Nevertheless, it is extremely important for business-persons operating their businesses through a Corporation, Limited Liability Company, or other business organization to rather intimately understand the veil piercing doctrine, and to run their businesses in conformity with it.

Protecting oneself from personal liability in the ordinary course of business is quite possible, but it oftentimes involves more than simply filing Articles with the Louisiana Secretary of State.

Big Business v. Small Business
Tips to Avoid the Doctrine of Veil Piercing

Let’s be honest – it’s a lot less likely for a court to pierce the corporate veil of a large and established business than to pierce the veil of a small or mid-size operation. Large companies will likely follow more formalities than small organizations (holding meetings, etc.), they will likely have lawyers on staff, and they will also likely have more than one, two, three or twenty shareholders and directors.

As a small business owner – or as a one-man operation – is there anything you can do to avoid being considered by law as simply the “alter ego” to your organization? After all, if it’s just you, how can the business not be your alter ego?

If a company only has one or a very few shareholder(s) or member(s), that factor will likely be considered by the Court in determining whether to pierce the veil of your organization. However, the law is fairly clear that this fact alone – that one individual owns all or a majority of the organization – does not support the drastic veil piercing event.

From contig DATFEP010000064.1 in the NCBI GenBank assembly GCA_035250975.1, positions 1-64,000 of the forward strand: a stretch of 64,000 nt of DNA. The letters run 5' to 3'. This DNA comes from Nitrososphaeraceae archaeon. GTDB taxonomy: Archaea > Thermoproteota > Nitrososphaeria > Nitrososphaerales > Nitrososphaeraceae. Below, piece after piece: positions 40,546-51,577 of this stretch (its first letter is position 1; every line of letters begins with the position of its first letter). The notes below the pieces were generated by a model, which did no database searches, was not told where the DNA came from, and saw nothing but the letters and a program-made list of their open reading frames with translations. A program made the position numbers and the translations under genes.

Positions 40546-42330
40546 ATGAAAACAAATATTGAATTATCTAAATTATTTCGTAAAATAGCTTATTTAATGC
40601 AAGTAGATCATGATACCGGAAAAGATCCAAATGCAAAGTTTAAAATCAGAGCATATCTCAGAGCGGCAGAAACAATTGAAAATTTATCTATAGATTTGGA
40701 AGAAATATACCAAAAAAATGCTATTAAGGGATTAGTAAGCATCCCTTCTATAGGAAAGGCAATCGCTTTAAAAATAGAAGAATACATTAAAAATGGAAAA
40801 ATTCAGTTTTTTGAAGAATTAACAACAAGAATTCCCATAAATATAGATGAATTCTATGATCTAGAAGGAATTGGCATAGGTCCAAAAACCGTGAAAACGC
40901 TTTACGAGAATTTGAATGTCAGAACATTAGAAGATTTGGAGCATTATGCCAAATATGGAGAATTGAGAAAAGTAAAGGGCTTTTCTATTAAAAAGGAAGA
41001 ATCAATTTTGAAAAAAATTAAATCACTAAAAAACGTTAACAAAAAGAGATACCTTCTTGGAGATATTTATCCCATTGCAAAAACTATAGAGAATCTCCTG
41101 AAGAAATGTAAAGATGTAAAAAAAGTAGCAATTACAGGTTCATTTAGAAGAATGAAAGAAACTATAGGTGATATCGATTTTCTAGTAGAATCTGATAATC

Therefore, here are some tips to help avoid the doctrine of veil piercing:

  1. Have a separate bank account for your business organization in that organization’s name. No exceptions.
  2. Do not “commingle” – or freely transfer – funds between your organization’s account and your personal account, or between different organizations. Talk to a lawyer or CPA about making proper distributions to Members, or perhaps loans from a Member to the organization.
  3. If you are a small operation and you have an Inc. or Corporation, consider changing to a Limited Liability Company. Inc.’s require that you hold mandatory meetings, have shareholders, directors and officers, and other tedious formalities. An LLC offers most of the liability protection of an Inc. and significantly less formalities.
  4. Make certain that you sign contracts and other legal documents as an agent for your organization, and do not simply sign your name without reference to your organization.
  5. Properly capitalize your organization.

Consult with an Attorney
There are slight and important differences between how the doctrine of “veil piercing” is applied to Corporations versus Limited Liability Companies in Louisiana. For the purposes of this short article, however, general principals of “veil piercing” were identified and explored. You should consult an attorney to learn more about these differences, the doctrine of veil piercing, and whether your organization is at-risk.